Apoptosis Signaling Via TNFR Death Receptor
Apoptosis is a cell death mechanism that enables organisms to control cell number in tissues and to eliminate individual cells that threaten the animal's survival. Certain cells have Death Receptors on their surface, which detect the presence of extracellular death signals and then activate cells' apoptotic cascades. Death Receptors belong to the TNF (Tumor Necrosis Factor) gene superfamily and generally can have several functions other than initiating apoptosis.
Eight members of the Death Receptor family have been characterized to date: TNFR1 (Tumor Necrosis Factor Receptor-1), Fas, DR3 (Death Receptor-3), TRAILR1 (TNF-Related Apoptosis-Inducing Ligand Receptor-1), TRAILR2, DR6, EDAR (Ectodysplasin-A Receptor) and NGFR (Nerve Growth Factor Receptor). These are distinguished by a cytoplasmic component known as the Death Domain. When these receptors are stimulated by corresponding ligands, a number of molecules are recruited to the Death Domain and subsequently a signaling cascade is activated.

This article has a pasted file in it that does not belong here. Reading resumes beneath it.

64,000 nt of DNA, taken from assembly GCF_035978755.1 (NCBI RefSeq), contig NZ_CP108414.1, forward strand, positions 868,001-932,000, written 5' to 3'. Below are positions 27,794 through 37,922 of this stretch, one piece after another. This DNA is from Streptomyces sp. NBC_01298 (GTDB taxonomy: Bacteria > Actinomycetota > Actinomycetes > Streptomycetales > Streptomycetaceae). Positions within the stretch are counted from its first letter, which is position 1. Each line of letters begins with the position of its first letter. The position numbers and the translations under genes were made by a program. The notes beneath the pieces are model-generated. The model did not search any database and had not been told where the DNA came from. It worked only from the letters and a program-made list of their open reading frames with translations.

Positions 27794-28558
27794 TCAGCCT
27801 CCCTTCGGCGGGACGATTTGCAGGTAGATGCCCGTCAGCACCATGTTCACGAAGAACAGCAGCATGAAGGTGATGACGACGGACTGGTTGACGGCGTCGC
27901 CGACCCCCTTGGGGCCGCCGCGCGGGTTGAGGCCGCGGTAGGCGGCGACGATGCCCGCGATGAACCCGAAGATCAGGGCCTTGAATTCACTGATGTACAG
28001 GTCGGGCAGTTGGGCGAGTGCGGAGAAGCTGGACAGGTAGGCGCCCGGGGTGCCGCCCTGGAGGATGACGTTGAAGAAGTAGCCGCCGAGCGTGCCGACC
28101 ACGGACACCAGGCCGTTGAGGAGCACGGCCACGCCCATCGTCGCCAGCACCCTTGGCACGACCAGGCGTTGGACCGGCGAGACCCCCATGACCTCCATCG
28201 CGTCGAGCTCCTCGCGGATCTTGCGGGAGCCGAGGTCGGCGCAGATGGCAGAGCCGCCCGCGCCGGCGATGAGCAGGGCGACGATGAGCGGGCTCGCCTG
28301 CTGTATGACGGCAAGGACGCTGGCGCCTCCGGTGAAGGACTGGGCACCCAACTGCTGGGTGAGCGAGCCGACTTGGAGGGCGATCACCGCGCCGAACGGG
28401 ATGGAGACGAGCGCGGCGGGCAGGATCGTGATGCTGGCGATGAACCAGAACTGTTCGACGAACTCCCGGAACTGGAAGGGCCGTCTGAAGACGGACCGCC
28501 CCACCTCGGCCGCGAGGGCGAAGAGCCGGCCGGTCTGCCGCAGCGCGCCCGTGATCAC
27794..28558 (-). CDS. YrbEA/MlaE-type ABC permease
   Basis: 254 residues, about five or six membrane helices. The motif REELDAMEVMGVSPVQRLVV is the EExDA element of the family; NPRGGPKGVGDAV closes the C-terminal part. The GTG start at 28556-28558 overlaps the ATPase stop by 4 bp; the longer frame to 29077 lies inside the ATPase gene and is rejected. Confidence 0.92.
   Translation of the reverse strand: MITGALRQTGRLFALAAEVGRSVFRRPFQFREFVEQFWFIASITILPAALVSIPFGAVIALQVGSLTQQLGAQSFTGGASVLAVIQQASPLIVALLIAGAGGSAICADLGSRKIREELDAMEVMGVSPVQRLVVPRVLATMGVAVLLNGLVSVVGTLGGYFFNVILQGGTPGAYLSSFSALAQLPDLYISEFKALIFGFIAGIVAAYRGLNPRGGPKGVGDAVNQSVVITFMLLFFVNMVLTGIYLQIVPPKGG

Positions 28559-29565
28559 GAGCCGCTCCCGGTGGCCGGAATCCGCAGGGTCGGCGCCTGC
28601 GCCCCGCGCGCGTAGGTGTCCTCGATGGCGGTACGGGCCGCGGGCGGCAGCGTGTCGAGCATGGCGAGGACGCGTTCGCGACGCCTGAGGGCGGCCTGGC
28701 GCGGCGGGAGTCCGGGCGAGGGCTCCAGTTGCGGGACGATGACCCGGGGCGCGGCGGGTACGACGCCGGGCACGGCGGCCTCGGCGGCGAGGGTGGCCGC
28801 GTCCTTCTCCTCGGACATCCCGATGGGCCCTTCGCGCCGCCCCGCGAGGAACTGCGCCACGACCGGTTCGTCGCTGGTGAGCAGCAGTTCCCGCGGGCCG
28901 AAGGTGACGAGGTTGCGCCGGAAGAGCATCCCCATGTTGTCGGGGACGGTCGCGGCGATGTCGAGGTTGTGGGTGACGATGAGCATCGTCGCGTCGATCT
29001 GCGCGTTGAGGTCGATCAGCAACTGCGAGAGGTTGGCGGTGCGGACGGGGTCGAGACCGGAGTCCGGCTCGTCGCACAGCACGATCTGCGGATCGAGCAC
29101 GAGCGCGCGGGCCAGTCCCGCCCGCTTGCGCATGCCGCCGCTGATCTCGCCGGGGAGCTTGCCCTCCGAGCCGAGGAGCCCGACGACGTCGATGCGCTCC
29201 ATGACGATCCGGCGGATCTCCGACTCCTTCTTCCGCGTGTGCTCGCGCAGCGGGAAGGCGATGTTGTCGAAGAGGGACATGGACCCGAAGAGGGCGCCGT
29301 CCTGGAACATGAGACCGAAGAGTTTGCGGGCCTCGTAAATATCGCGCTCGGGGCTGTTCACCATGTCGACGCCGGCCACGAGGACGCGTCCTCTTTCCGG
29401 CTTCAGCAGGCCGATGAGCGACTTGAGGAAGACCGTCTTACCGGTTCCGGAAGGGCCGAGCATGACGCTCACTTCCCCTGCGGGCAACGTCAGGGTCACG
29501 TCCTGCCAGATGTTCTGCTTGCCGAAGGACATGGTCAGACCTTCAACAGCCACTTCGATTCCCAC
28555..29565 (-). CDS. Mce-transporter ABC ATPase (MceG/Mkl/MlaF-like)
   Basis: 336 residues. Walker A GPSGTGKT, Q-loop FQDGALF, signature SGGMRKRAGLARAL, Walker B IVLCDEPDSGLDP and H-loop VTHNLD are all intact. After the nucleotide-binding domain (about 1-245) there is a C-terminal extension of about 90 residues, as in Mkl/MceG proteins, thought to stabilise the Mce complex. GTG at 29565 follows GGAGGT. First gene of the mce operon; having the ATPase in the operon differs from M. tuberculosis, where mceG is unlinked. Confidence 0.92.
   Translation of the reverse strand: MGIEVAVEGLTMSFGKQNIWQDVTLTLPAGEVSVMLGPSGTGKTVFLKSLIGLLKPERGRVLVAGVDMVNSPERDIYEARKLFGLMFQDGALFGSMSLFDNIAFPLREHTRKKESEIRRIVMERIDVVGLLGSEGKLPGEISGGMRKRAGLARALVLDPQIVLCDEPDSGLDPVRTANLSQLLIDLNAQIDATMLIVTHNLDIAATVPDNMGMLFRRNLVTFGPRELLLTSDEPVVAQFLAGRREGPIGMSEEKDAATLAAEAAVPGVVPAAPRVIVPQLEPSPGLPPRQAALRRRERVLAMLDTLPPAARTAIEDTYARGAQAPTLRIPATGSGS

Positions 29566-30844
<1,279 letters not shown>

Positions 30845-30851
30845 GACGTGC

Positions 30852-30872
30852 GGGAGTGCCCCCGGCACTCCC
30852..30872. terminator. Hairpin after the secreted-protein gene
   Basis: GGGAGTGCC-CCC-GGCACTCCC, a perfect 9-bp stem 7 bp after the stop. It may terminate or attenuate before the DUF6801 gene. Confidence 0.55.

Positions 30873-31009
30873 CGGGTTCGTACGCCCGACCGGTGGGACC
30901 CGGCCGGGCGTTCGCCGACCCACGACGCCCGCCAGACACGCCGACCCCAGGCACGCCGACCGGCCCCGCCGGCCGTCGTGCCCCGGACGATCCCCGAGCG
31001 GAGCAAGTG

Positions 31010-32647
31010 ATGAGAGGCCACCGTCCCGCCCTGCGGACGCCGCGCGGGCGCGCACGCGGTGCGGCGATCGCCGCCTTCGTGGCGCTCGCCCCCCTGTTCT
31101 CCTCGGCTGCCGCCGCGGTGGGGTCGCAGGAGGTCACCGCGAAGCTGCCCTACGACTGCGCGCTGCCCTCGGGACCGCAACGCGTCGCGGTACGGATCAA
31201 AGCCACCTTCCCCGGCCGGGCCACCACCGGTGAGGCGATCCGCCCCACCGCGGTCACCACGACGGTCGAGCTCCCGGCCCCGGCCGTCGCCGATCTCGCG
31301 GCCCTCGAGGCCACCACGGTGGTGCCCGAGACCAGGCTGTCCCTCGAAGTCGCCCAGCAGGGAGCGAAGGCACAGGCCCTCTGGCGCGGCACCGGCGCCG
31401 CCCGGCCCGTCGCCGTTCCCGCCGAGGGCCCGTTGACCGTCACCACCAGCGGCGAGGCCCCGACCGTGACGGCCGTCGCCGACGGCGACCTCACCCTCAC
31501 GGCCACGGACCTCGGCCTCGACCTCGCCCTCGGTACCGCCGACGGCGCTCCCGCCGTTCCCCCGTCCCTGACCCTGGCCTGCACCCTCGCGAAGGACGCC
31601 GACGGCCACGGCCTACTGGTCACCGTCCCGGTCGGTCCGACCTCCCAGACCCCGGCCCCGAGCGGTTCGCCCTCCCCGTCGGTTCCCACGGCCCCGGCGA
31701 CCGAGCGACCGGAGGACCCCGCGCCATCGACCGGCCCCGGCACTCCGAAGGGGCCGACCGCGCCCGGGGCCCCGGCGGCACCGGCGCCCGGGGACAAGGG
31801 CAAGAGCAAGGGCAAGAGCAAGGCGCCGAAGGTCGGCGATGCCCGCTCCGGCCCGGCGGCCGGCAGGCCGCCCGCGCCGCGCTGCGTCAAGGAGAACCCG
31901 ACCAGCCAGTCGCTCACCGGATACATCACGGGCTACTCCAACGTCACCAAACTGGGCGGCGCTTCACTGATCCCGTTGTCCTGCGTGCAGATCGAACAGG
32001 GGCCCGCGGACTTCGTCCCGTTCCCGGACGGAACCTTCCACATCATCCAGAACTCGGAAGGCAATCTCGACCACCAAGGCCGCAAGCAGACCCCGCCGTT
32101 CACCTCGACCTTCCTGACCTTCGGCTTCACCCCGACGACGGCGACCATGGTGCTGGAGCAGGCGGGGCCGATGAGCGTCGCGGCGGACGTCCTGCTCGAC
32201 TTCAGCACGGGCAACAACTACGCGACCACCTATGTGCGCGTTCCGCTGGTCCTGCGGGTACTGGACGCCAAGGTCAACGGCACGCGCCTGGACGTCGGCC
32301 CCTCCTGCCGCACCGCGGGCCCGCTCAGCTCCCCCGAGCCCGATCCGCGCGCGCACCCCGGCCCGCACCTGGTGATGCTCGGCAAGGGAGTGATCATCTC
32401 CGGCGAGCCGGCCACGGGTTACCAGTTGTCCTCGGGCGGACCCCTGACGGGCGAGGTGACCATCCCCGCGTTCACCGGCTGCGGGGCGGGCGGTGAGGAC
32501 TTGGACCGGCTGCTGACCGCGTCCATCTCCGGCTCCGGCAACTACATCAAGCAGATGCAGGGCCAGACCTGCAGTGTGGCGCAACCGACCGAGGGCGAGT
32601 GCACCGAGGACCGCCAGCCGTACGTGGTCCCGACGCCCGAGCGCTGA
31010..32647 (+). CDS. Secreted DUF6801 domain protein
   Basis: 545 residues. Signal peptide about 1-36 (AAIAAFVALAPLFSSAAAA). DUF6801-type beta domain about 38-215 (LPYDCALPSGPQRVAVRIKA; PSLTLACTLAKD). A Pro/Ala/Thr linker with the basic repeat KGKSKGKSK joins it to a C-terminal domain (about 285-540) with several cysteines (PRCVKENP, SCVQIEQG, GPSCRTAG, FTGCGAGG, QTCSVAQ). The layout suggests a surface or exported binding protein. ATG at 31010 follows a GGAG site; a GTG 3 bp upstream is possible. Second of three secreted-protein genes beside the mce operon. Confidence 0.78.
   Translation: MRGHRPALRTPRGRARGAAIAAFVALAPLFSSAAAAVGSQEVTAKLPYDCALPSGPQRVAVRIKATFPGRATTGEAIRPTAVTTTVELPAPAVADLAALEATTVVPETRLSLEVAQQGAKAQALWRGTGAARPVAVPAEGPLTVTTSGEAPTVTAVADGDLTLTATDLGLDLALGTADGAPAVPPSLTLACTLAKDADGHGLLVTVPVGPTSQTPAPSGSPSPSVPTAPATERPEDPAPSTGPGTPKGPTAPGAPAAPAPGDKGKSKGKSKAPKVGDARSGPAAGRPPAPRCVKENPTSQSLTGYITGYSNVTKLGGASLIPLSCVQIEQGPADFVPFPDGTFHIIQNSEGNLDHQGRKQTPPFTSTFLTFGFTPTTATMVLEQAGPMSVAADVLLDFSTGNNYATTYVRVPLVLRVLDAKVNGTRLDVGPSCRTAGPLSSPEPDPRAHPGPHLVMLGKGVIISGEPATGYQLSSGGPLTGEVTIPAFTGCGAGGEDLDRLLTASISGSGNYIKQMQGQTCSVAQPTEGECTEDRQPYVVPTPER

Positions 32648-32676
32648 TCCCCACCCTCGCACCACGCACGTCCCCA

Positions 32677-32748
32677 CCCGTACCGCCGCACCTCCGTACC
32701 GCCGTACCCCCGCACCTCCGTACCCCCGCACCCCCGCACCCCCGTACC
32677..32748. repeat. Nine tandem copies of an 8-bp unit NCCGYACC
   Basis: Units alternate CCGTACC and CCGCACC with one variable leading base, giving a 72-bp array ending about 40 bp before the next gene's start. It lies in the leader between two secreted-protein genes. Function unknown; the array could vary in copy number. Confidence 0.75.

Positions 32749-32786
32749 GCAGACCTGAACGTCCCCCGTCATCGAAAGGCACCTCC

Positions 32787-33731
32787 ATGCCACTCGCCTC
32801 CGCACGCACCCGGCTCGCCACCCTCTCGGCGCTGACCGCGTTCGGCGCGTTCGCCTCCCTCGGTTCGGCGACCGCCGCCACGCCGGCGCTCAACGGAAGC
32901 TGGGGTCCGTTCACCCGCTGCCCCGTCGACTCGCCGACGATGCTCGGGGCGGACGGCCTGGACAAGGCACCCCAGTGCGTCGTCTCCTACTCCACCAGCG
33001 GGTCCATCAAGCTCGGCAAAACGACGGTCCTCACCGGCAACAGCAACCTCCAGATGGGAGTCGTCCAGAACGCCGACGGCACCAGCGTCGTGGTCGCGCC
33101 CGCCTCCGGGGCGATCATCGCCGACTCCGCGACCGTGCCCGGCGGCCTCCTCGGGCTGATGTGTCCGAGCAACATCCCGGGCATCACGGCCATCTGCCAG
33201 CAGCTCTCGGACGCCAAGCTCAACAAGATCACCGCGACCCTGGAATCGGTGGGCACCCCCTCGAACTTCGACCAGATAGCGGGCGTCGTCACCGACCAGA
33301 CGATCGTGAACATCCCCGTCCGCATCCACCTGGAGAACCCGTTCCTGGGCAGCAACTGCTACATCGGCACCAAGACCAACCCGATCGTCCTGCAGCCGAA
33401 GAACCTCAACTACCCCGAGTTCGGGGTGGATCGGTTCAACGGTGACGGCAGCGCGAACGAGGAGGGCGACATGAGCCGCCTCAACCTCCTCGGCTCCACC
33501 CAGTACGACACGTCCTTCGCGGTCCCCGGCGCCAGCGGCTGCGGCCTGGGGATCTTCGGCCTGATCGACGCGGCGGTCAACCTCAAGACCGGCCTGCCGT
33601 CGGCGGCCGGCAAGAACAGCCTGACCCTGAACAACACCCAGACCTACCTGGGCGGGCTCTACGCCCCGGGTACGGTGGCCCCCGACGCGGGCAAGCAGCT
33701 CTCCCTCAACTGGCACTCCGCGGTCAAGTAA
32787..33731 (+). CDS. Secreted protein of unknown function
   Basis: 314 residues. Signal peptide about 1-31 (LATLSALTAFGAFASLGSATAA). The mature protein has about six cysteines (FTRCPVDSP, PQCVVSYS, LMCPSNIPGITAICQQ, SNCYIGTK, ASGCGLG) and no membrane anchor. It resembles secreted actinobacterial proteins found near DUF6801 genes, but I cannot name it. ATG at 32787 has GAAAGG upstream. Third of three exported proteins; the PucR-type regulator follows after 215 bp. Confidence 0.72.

Activation of Fas, TRAIL-R1 and TRAIL-R2 is often associated with cell death. However, unless the cell's apoptotic pathway is initiated, TNFR1 stimulation usually promotes cytokine generation, inflammation and cell cycle progression. TNF alpha, a TNFR ligand, is an important cytokine that mediates leukocyte activation.
Activation of Fas, TRAIL-R1 and TRAIL-R2 is often associated with cell death; however TNFR1 stimulation usually promotes cytokine generation, inflammation and cell cycle progression, unless the cell's apoptotic pathway is initiated.
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